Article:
Supplement Stimulates Stem Cells

  • 0 Replies
Supplement Stimulates Stem Cells
« on: April 09, 2010, 04:56:55 AM »
Supplement your stem cells

Published: Wednesday, April 7, 2010 - 18:50 in Health & Medicine

A nutritional supplement could stimulate the production of stem cells
integral for repairing the body.
Research published in BioMed Central's open access Journal of
Translational Medicine suggests that a commercially-available
supplement can increase the blood circulation of hematopoietic
stem cells, which can give rise to all blood cells, and endothelial
progenitor cells, which repair damage to blood vessels.
Thomas E. Ichim from Medistem Incorporated, USA worked with
a team of 13 researchers from industry and academia to further
investigate whether this supplement, containing a cocktail of green
tea, astralagus, goji berry extracts, 'good' bacteria Lactobacillus
fermentum, antioxidant ellagic acid, immune enhancer beta 1,3
glucan and vitamin D3, was able to increase the number of stem
cells circulating in the blood.
They recruited 18 healthy adults aged between 20 and 72 who
stopped any other dietary supplements 4-5 days before starting
a two-week course of this supplement, taking it twice daily.
The researchers took blood from the participants before they
started the course and on days 1, 2, 7 and 14 to test for signs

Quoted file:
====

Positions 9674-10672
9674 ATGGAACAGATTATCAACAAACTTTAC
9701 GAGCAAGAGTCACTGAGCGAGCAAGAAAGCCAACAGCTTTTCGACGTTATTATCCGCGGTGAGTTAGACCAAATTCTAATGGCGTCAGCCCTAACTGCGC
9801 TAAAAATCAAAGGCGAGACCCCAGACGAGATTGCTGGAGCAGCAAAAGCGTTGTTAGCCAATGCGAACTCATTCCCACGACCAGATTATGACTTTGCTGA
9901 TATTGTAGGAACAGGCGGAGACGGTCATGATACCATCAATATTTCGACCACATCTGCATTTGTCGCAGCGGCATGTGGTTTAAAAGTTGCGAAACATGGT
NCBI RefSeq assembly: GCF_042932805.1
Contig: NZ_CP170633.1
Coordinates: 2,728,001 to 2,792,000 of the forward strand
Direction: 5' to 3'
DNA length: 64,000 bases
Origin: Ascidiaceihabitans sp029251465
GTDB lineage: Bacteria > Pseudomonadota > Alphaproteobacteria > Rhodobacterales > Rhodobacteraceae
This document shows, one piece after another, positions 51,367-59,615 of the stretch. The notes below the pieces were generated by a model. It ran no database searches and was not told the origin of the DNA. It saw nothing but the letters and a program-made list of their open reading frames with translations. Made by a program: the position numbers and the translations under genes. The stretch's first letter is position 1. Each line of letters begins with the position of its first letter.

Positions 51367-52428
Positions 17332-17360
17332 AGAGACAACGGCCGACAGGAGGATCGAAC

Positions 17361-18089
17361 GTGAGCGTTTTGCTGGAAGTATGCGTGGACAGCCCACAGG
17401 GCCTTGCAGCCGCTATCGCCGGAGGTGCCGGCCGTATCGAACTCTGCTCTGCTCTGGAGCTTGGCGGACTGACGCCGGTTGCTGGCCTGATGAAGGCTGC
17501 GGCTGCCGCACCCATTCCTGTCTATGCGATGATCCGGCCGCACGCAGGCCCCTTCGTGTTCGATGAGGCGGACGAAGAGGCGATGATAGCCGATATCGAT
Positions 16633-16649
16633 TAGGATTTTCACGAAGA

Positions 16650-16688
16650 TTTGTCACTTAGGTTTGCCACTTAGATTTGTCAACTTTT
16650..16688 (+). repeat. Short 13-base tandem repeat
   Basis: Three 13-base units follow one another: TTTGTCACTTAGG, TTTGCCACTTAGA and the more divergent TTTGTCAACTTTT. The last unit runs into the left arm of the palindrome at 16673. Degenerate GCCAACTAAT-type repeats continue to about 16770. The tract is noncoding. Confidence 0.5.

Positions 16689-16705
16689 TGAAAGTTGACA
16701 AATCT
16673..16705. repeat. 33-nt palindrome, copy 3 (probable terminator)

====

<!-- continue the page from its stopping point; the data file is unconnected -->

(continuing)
of stem cell activity by looking for cells expressing the genetic
stem cell markers CD133, CD34 and KDR.
They then confirmed whether taking the supplement changed
the overall levels of hematopoietic stem cells and endothelial
progenitor cells in the blood by using HALO (Hematopoietic
Assay via Luminescent Output) and colony forming assays

Hematopoietic stem cells and endothelial progenitor cells
increased after taking the nutritional supplement, suggesting
that the supplement may be a useful stimulator for both types
of stem cells.
In this study, the levels of these stem cells peaked at 2-7 days
and started to drop at 14 days, suggesting that this supplement
could be used for continuous treatment for conditions associated
with decreases in these stem cells such as Alzheimer's Disease.
Other therapeutic treatments used to recruit hematopoietic stem
cells are not viable as long-term solutions due to costs and
increased health risks caused by the extremely high levels of stem
cells that these treatments maintain in the blood.

"To our knowledge, this is the first study demonstrating profound
mobilization effect with possible clinical significance by a food
supplement-based approach", say the authors, adding, "Indeed it may
be possible that our supplement could be beneficial in conditions
associated with reduced progenitor cells such as diabetes or in
smokers which possess lower baseline values as compared to
Although they are quick to add, "However, given commercial
pressures associated with this largely unregulated field, we
propose detailed scientific investigations must be made before
disease-associated claims are made by the scientific community".

Source: BioMed Central


SMF spam blocked by CleanTalk